Effect of low-level laser therapy on bone regeneration during osseointegration and bone graft.

a person with a broken right leg can be seen walking on crutches in a living room

Randa Zein, Wayne Selting, and Stefano Benedicenti


Background: The effect of low-level laser therapy (LLLT) on bone regeneration during osseointegration and bone graft is very controversial. Despite many positive reports of in vitro and in vivo studies and more than 50 randomized clinical trials claiming a positive effect of photobiomodulation (PBM), many reports found no significant effect of lasers. 

Objective: The aim of this study was to evaluate studies correlating PBM and bone regeneration and to assesses parameters that produce positive results based on dose and output power used.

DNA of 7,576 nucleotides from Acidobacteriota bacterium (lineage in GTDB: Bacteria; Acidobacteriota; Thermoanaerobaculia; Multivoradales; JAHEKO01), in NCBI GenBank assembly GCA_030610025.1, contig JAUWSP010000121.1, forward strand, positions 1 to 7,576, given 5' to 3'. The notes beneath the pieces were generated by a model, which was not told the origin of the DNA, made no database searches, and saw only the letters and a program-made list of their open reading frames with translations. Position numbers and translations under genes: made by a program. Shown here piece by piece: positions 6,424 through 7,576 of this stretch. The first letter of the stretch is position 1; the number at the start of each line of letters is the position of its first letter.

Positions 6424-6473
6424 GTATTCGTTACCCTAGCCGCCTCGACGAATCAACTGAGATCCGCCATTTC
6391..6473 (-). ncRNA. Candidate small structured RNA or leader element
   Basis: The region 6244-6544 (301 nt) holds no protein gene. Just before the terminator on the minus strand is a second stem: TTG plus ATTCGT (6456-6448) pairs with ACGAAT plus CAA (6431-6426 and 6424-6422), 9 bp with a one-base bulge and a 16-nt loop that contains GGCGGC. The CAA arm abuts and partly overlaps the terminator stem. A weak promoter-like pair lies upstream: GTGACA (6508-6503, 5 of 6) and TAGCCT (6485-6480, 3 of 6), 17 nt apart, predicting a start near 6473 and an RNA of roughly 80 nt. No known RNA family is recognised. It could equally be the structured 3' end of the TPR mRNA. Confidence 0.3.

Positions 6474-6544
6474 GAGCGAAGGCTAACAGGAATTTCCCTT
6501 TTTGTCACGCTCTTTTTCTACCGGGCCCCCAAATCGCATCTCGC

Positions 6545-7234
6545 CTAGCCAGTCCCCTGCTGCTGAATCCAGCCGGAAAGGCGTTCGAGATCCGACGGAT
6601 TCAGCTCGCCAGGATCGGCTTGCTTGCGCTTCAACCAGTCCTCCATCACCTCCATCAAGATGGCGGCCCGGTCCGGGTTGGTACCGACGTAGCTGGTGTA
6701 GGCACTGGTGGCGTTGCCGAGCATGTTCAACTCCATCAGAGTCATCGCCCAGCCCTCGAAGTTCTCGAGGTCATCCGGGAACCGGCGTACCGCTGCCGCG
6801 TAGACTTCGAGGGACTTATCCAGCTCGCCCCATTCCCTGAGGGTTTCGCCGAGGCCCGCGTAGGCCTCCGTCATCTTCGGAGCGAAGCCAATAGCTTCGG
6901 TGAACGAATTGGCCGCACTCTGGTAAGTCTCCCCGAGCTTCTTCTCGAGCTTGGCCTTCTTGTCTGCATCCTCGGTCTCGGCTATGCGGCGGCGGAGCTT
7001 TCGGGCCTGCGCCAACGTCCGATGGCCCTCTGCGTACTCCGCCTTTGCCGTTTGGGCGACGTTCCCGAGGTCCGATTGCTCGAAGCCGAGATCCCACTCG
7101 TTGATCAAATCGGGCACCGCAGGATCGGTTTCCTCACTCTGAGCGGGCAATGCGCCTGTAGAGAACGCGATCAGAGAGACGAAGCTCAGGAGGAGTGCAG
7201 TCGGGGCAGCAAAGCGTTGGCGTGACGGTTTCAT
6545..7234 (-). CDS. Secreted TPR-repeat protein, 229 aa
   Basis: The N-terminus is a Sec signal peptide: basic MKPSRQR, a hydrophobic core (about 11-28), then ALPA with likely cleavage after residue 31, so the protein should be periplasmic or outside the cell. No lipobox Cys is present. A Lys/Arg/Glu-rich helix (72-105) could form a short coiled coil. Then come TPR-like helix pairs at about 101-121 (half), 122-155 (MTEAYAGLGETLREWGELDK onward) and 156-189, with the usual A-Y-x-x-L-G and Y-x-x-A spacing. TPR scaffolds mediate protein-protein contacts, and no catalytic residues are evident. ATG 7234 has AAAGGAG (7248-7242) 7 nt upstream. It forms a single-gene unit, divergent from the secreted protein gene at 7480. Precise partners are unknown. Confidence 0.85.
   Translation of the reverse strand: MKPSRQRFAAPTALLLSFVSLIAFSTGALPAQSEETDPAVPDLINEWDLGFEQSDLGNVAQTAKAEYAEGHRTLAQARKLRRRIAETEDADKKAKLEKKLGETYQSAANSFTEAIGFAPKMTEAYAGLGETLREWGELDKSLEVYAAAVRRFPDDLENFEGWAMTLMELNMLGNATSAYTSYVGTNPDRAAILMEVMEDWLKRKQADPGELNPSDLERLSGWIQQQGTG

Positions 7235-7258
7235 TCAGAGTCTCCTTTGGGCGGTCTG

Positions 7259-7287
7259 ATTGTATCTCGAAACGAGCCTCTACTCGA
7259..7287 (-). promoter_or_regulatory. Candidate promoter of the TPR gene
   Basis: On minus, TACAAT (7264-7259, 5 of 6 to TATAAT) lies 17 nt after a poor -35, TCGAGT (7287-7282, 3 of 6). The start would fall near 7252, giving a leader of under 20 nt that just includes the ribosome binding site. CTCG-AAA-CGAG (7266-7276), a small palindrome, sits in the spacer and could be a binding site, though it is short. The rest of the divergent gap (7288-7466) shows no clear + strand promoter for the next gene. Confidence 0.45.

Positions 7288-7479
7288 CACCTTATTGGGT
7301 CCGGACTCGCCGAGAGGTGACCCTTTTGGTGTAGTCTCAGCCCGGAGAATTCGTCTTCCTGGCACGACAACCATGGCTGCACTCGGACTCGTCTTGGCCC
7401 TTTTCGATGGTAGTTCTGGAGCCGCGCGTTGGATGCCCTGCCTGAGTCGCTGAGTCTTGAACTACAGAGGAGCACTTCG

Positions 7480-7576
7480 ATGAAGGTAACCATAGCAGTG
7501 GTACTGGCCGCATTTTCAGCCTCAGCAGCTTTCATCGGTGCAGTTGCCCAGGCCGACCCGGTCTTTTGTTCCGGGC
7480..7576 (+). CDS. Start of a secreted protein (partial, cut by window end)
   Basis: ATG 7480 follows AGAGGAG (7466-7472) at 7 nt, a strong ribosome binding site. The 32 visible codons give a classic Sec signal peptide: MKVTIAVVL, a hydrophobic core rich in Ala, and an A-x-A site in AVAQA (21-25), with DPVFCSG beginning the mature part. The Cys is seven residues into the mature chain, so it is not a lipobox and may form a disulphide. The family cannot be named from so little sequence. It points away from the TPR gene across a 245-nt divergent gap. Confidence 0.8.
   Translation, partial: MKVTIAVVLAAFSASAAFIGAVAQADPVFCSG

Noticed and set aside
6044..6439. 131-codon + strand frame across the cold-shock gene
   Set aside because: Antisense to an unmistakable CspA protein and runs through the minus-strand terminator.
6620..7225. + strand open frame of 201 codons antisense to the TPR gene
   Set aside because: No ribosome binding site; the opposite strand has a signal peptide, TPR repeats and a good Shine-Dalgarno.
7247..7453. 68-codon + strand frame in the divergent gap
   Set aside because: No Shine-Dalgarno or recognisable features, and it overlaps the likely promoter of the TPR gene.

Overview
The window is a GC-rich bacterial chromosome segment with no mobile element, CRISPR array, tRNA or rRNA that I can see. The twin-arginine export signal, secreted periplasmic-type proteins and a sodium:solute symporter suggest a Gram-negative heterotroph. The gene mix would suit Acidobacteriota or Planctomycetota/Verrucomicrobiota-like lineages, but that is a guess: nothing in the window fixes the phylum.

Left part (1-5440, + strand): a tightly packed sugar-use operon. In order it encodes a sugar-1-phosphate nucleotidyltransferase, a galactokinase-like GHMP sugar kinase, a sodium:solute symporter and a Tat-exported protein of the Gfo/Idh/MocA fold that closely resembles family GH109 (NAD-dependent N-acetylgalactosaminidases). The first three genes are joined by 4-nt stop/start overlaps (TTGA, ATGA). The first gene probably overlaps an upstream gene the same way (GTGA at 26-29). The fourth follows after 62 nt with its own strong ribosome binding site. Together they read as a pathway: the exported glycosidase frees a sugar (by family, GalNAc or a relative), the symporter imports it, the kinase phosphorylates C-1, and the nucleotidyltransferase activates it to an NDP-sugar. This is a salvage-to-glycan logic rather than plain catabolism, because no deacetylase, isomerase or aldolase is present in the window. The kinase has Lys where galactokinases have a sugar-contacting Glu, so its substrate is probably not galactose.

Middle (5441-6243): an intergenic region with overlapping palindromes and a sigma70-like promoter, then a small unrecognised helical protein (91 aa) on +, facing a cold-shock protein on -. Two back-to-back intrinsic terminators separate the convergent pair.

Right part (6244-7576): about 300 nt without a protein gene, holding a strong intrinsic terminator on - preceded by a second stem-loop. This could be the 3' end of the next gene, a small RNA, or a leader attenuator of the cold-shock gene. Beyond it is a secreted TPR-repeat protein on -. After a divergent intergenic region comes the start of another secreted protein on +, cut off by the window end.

Materials and methods: Four electronic databases were used: PubMed, Springer, Google Scholar, and Cochrane. 

Results: The research yielded 230 articles. The full texts of all articles were evaluated and scored using eligibility criteria adapted from Cericato et al. After evaluation, only 19 articles met the inclusion criteria. 

Conclusions: A positive effect of low-level laser energy on bone regeneration within a certain relationship between dose and output power was found. LLLT stimulates cellular metabolism, increasing protein synthesis and subsequent bone regeneration. A high dose combined with low power or a low dose combined with high power appears to produce a positive effect.

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